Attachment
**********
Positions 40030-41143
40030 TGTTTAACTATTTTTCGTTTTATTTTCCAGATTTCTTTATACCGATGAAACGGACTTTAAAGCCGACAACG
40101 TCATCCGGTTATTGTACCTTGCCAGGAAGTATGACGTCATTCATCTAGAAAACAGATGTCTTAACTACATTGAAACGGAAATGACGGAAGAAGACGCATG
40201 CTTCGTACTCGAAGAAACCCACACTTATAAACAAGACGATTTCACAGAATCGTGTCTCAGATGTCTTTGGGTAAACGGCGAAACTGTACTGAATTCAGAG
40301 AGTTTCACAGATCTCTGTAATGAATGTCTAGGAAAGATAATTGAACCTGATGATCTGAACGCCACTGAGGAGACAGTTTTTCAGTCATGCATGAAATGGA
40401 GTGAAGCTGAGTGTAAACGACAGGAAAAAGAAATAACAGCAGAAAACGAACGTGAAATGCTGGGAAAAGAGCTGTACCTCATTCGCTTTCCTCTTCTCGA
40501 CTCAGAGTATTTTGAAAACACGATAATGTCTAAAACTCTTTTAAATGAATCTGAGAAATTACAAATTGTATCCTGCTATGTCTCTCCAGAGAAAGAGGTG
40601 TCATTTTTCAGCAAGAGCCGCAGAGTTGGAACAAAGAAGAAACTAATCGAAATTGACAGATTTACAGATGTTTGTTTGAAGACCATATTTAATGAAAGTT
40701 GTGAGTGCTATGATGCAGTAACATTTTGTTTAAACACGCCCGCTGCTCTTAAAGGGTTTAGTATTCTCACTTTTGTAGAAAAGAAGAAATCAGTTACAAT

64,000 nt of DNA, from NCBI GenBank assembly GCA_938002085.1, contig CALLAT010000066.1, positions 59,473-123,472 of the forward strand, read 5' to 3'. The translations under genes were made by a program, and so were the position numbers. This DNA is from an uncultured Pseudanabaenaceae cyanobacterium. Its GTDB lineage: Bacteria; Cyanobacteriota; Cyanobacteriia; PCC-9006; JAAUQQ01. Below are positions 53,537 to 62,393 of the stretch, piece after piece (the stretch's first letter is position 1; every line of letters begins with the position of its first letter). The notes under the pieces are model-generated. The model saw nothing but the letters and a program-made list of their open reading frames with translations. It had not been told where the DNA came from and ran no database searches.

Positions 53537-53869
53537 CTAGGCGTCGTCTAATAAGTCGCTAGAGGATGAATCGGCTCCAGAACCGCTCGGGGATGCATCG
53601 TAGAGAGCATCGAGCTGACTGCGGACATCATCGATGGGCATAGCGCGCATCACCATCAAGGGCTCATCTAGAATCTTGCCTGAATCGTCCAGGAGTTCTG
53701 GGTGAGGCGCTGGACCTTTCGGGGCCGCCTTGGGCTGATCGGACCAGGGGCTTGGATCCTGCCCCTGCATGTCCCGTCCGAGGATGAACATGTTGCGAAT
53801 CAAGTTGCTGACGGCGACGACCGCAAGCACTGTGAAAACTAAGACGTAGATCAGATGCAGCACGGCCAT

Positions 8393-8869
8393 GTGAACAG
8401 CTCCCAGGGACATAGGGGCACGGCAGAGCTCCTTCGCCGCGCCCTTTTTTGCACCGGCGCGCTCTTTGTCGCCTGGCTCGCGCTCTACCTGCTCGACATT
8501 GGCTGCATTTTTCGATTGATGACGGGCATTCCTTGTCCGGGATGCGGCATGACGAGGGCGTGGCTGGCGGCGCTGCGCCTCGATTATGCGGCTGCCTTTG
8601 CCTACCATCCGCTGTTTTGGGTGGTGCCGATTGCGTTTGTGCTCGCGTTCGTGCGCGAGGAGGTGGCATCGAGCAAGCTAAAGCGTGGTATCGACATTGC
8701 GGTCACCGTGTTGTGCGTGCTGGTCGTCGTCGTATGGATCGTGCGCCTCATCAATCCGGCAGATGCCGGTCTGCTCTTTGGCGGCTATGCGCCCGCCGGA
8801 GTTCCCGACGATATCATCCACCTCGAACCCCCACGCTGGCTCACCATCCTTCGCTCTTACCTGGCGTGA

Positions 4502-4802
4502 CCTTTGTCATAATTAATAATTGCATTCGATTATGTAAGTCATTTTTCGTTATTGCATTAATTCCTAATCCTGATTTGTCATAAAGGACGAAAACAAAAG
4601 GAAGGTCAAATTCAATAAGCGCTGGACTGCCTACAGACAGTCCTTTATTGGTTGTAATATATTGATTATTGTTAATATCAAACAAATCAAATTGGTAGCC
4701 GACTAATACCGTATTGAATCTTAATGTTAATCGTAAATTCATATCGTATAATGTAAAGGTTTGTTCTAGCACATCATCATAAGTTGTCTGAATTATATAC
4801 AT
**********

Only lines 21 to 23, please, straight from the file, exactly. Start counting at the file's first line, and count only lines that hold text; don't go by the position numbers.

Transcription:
8701 GGTCACCGTGTTGTGCGTGCTGGTCGTCGTCGTATGGATCGTGCGCCTCATCAATCCGGCAGATGCCGGTCTGCTCTTTGGCGGCTATGCGCCCGCCGGA
8801 GTTCCCGACGATATCATCCACCTCGAACCCCCACGCTGGCTCACCATCCTTCGCTCTTACCTGGCGTGA

Positions 4502-4802